Quick-UX & Credibility: Do you believe?

The Credibility of a product is absolutely critical, whether it is coming from a brand-new startup, or an established corporation. There is a great deal that goes into the Credibility of a product, from the people that hype it, to its visual presentation. However, there are a few basic elements that go directly to the foundational aspects of product Credibility upon which the rest of the product’s truthfulness is built.

Quick-UX provides for the rapid, simple and quantifiable assessment of a product’s User Experience (UX). In answering the question of Usefulness, "Should I use it?" the sub-category of Credibility is one in the frequent discussion of cautious engagement, especially in the ever increasing, in both frequency and size, waves of introductions of online products.

For Example

Many different types of company products present their own issues of Credibility and the questions that they immediately invoke in visitors.

Some questions that come to mind in a…

…startup’s product are…

  • Is this company going to be around? Are they still around?
  • Can they be trusted with my personal info?
  • Can I trust them to pay as much, or more, or less, attention to me as they did their own product? (especially relevant if there are mistakes, typos, etc.)
  • Will someone be there if I have a problem?

…news / opinion product are…

  • How do I know if the opinion is, or is not, coming from the organization that owns the product being recommended?
  • Do I have the information necessary to assess any potential site / author bias?

…e-commerce product are…

  • Can I trust them with my credit card and home address?

…financial product are…

  • Is this information (e.g. numbers, quotes, values) accurate?
  • Can they be trusted with my money?
  • If there is a problem can I contact someone? Can I speak with someone?

…non-profit’s product are…

  • Is this company legitimate?
  • Can I speak with them?
  • Who represents this organization?
  • What is the reputation of this nonprofit (as well as the reputations of the people behind it)?

Care & Verify

Basically, in an evaluation of a product’s Credibility

  • with what care have the product’s claims been made, and
  • how many of those claims am I empowered and / or able to independently verify.

Establishing and maintaining Credibility is the removal, or minimization of concerns arising from these types of questions. Many elements (design, accuracy, usability, timeliness, advertising, etc.) contribute to the positive, or negative, perception of overall product Credibility, but for Quick-UX’s evaluation we assess only the most elemental.

Rubric

There are some very basic measures of Credibility that can be easily and quickly determined for Quick-UX, as well as in the broader and ever changing world of online products. The Credibility variable is assigned its value via summation. The minimum value of Credibility is 0, or none. The Credibility variable adds…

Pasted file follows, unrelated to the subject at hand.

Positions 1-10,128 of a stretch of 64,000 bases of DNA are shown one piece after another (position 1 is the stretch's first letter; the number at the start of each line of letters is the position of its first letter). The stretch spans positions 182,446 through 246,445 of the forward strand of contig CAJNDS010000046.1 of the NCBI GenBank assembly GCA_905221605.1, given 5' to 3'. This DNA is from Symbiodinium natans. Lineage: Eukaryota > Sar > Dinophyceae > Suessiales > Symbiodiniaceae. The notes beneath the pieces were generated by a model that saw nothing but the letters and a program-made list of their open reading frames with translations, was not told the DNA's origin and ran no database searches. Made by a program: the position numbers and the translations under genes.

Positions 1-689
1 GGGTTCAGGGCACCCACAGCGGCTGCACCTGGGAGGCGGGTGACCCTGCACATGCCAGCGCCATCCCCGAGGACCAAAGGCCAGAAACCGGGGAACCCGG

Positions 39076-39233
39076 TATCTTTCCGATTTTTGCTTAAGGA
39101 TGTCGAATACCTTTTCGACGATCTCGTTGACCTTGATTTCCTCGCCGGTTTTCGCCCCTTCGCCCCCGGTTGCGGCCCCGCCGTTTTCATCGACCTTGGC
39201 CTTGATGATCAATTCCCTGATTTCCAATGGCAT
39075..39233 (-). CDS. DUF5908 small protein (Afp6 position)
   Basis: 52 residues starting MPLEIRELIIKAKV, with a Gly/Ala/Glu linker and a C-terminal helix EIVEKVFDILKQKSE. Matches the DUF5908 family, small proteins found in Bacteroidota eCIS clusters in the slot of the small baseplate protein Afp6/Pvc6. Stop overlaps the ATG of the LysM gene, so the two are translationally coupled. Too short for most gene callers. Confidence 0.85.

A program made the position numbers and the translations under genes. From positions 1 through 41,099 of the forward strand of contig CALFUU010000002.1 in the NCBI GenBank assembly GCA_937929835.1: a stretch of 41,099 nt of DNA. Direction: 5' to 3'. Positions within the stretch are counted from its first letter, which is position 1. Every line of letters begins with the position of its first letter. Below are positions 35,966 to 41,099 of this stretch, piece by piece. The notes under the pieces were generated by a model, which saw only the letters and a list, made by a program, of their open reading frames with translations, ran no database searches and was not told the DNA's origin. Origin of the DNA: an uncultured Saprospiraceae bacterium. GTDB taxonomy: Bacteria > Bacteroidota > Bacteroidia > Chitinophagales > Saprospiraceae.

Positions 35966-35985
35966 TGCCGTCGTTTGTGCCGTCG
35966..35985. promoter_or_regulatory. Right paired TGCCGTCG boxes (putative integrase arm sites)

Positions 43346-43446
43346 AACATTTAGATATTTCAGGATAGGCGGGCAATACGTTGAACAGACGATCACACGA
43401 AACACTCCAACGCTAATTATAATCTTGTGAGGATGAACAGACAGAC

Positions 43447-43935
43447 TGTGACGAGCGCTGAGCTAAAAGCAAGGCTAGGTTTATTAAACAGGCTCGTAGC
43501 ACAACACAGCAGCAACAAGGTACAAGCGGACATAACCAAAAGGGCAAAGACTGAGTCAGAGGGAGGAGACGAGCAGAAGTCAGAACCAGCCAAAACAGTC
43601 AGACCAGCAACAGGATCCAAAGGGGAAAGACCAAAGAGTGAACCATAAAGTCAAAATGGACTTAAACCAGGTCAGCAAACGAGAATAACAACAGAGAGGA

• 0.15 if no obvious typos are found throughout the product,
  • 0.175 if email contact information is provided,
  • 0.175 if telephone contact information is provided,
  • 0.25 if a physical address for the location of the business is provided,
  • 0.125 if there is an “About Us” page that contains bios about the members of the team behind the product, and
  • 0.125 if, on the “About Us” page, alongside the Bios, direct contact information to each of the individuals listed can be found.

Quick & Useful

Taken all together, these variables (Functional Expectations, Error Management, Product Differentiation, Findability, and Credibility) represent the Usefulness category of Quick-UX for the evaluated product. When looking at an entire product, the question “Should I use it?” represents only 1 of the 3 core components (Usability, Usefulness, Desirability) of a Quick-UX evaluation – a sure-fire, rapid way to obtain concrete and comparable means by which to assess a single product or compare its strengths and weaknesses to other products.

Over the next few weeks I will be exploring and ins-and-outs of Credibility, walking through real-world examples of the Quick-UX evaluation of Credibility

No Credibility
Barely Low Credibility (part 1, 2, 3)
Solidly Low Credibility (part 1, 2)
Average Credibility & Tech News (part 1, 2, 3)
More Average Credibility (part 1, 2)
High Credibility

Update: Renewed Pogby
Update: Likexo

Quick-UX Credibility, In Conclusion

Subscribe now (click here) to make sure you don’t miss any part of this series exploring the Usefulness and Credibility components of Quick-UX, the quick and easy method of generating quantifiable and comparable metrics representing the understanding of the overall User Experience of a product, as well as other insightful posts from The Product Guy.

Enjoy!

Jeremy Horn
The Product Guy

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About Jeremy Horn

Jeremy Horn is an award-winning, product management veteran with thirteen years of experience leading and managing product teams. Jeremy has held various executive and advisory roles, from founder of several start-ups to driving diverse organizations in online services, consumer products, and social media. As founder of The Product Group, he has created the largest product management meetup in the world and hosts the annual awarding of The Best Product Person. Jeremy can currently be found pioneering the next generation of content management and sharing at Viacom, acting as creator and instructor of the 10-week product management course at General Assembly, and mentoring at Women 2.0 and Lean Startup Machine. Follow Jeremy on twitter @theproductguy or his blog at http://tpgblog.com.

15 thoughts on “Quick-UX & Credibility: Do you believe?

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